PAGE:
Later, I paid a visit to the Trinity Episcopal Church on Lincoln Street, which was open for self-guided tours. The interior was exceedingly beautiful; the vestibule walls were of stone, and large doors led into the nave, which included a vaulted ceiling of magnificent dark wood. The walls, of a pale ivory color, were lined with stained glass windows, dedicated in memory of various prominent members of the parish.

The main window behind the altar, also of stained glass, is dedicated to the memory of Monroe H. and Sarah W. Kulp. Their names, as well as the dates that they were born and died, can be read on the lower panels of the window.

I brought my camera this time, and took three photos, featured below.

Left: A view of the church pews – Center: Toward altar – Right: Stained glass window in memory of M.H. and Sarah Kulp. (Due to the height of the window, I was unable to get close enough for a clear photo.)

Festival Schedule & Family Tree Updates

Updates have been made to the Kulp/McConnell family tree database on WorldConnect. The tree now includes 759 individuals, not counting alternate names which WorldConnect counts as a separate individual.

The Anthracite Heritage Festival is tomorrow. The weather is fairly good this morning; chill but clear and sunny. Hopefully this will hold out for tomorrow. The festival parade is scheduled for this evening, but I think I’ll stay home and relax, as I’ll be going out early tomorrow. Today’s local newspaper features the schedule for the Anthracite Festival:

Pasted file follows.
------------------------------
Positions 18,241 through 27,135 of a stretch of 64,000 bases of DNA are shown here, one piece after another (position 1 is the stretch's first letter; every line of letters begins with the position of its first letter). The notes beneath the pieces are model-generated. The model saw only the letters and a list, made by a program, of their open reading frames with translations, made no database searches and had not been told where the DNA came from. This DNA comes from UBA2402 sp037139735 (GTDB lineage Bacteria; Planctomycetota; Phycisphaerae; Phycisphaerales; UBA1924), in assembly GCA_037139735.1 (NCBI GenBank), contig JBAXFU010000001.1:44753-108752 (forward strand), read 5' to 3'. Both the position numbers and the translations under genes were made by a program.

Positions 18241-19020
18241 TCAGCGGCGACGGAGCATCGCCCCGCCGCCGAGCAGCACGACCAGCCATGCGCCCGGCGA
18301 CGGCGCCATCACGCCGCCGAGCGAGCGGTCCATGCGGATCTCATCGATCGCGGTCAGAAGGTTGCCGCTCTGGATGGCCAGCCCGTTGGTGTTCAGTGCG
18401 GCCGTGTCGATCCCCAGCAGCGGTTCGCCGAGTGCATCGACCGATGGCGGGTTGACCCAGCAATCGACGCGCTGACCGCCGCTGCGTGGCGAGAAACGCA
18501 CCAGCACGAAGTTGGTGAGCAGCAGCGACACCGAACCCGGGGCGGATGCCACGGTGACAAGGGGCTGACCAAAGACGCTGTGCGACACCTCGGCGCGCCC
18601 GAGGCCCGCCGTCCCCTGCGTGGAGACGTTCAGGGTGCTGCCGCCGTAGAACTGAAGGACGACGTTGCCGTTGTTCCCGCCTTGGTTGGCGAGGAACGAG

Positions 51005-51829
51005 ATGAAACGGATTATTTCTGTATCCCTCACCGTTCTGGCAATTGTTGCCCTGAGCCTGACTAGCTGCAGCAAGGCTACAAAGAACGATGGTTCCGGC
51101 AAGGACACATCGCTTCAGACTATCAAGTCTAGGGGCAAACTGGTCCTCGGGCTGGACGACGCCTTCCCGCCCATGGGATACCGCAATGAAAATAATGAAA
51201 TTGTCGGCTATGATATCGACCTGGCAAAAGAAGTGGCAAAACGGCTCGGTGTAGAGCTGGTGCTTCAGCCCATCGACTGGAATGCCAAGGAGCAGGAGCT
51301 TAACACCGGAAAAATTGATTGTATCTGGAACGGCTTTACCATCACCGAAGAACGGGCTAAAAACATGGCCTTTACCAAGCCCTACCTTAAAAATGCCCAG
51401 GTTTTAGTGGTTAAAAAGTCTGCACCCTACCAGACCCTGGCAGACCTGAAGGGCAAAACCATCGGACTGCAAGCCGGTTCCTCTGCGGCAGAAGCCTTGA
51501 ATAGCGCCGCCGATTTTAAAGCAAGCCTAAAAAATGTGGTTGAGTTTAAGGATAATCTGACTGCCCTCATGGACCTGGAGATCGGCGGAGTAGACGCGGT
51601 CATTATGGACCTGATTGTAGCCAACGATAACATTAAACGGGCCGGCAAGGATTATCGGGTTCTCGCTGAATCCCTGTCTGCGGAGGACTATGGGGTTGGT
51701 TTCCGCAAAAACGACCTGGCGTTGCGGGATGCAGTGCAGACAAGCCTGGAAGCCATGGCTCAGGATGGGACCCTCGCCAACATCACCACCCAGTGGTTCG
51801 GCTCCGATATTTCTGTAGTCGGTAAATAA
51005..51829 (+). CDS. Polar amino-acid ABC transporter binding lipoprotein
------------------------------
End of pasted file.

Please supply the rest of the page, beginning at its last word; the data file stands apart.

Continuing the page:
4 to 6 p.m. — Brush Valley Regional Chamber of Commerce chicken barbecue, Sixth and Arch streets.

6 p.m. — Festival parade begins at Rock and Independence streets. Travels west on Independence to Market, ends at Arch.

7 p.m. — Veterans salute, Price for Freedom monument, Lincoln Street.

Approximately 7:30 p.m. — Shama Lama at bandstand, Market and Arch.

9:30 p.m. — Luminaria service along Lincoln Street; performance by opera soloist Shannon Mercer.

10 p.m. — Fireworks display by Robert “Chopper” Deitz.


8:50 a.m. — Church bells ring to call people to the festival.

9 a.m. — Cameron Colliery whistle blows to signal start of festival, followed by singing of national anthem by Zack Sickora.

9 a.m. — Last minute sign-ups for “The Amazing Coal Cracker Race” at Market and Spruce.

9:05 a.m. — Ecumenical service at festival stage, followed by singing of “God Bless America” by Sickora.

9:45 a.m. — Carriage tours begin at Market and Arch.